Tomorrow’s security leader will also more than likely be titled ‘CISO’ or some other ‘C’ level derivative, fulfilling the role of information security leadership and governance. They will likely report outside of IT to the COO, CFO or directly to the CEO. They might even sit at the right hand of the CEO in Board meetings, and will be instrumental in helping to maintain the confidence of the CEO in the eyes of the Board.

During the dot-com bubble we used to talk of an ‘Internet Year’ being nothing more than a few months or weeks. Its not surprising then, that in the period of a mere ten solar years, the role of the healthcare security leader has evolved an ‘Internet millennium’.

Given the almost exponential change in cybersecurity, how many solar years will it take for the healthcare security leadership role to evolve another Internet millennium?

Perhaps just as important:

What cybersecurity event or series of events will accelerate this shift in paradigm – of not just security leadership and governance, but also healthcare security posture and spend?

Will it require a hospital system to be sued out of business following a massive breach of patient, financial or other critical healthcare information? Or will healthcare leadership pro-actively address its business-life-threatening risks before its too late?


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  1. Great stuff Richard. Completely agree that putting a CISO in place doesn’t auto-magically make an organization more prepared for threats. Lots of moving parts that need to align, in order to help CISOs not only transform security programs, but also position security as a driver for growth.

    • As you infer Steve, its not just a title or a position, but a complete ecosystem of appropriate resources that need to be brought to bear in order to protect an organization. That includes adequate funding for the CISO and his or her security program and active engagement and support right the way up the food chain to the Board of Directors.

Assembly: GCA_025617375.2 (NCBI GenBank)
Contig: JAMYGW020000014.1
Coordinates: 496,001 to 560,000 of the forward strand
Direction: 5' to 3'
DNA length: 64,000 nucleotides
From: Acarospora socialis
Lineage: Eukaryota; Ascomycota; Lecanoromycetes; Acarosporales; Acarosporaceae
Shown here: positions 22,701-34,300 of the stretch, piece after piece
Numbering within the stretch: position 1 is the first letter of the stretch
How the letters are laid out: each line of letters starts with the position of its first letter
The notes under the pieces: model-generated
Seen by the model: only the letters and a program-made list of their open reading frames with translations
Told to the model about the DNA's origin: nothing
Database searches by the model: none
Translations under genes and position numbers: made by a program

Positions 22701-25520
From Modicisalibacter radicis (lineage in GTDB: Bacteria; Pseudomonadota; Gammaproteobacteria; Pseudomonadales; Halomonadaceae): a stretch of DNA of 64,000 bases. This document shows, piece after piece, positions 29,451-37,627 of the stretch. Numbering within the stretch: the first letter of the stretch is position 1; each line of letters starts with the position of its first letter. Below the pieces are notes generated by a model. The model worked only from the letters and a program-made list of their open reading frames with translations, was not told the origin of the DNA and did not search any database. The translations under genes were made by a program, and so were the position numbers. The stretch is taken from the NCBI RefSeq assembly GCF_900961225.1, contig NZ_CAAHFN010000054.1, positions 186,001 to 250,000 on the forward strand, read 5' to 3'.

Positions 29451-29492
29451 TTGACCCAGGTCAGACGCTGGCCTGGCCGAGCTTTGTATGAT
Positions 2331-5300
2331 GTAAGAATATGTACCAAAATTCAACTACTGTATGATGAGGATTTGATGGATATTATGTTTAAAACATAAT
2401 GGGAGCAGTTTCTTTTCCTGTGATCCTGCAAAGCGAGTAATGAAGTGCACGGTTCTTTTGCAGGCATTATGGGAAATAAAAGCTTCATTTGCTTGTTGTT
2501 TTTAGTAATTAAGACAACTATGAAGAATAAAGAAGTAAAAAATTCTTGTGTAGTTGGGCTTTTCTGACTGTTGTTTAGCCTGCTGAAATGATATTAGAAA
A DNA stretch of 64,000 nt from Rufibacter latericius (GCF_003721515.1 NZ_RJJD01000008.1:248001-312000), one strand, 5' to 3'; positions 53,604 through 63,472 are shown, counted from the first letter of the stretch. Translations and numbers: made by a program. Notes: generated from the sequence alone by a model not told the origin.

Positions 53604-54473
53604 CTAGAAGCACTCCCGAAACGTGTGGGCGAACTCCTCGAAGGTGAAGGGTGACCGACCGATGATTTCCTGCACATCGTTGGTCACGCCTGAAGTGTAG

2. This reminds me of the shifts in focus we have seen in other areas such as industrial control systems, manufacturing, and others. Same story – little focus on security, a threat is seen at a few locations, execs in the same industry start asking questions, and now focus is on improving security quickly.

    Too often a tactical approach is followed where a technology-only solution is taken to FIX the problem, whereas a strategic approach (like you recommended) is a much better outcome as you can ensure the higher risk items are attended to first and the organisation gets the best risk reduction / dollar spent, rather than the newest shiny panacea. Shiny boxes are not much good unless you have well integrated processes and the right people to get the value out of them.

    • Mark – All too often in the course of my dealings with customers and clients, I see evidence of the fascination with “shiny objects” and the “magic quadrant shopping approach” to security. It wastes money, often takes forever to implement and integrate into an already complicated array of disparate and fragmented security tools and technologies. What’s more, at the end of the day, that expensive solution doesn’t really reduce the highest risks across the business.

      As you state, point solutions are not the answer. We need a holistic managerial approach across all aspects of security and a better (quantitative) understanding of risks, along with the application of improved controls to those areas exhibiting the greatest risk and threats to the business.

      The first step has to be for CISOs and their leadership teams, to improve their understanding of the entire attack profile; to understand where potential attacks are likely to target, then to procure expert services from specialist security services providers, to protect against these attacks and to provide holistic evaluation and road-mapping expertise so that the CISO and his or her Board, are better informed where they need to focus scare resources.

  3. Richard is old enough (LOL) to have acquired a great perspective around the changes that have taken place. Instead of compliance, outcomes and use cases are discussed more often now and have a flavor around the business / mission.. While brand image is still important, availability of services (can we say Ransomeware) is critical. While M&A continues onward the ability to spin off or acquire organizations requires a better segmentation and security approach. 3rd Party Vendor/Supplier/Partner is now being discussed along with Supply Chain Management. The CISO is more business focused, and the new titles are Privacy Officer and/or Trust Officer. Will be interested in your thoughts and insights. Jeff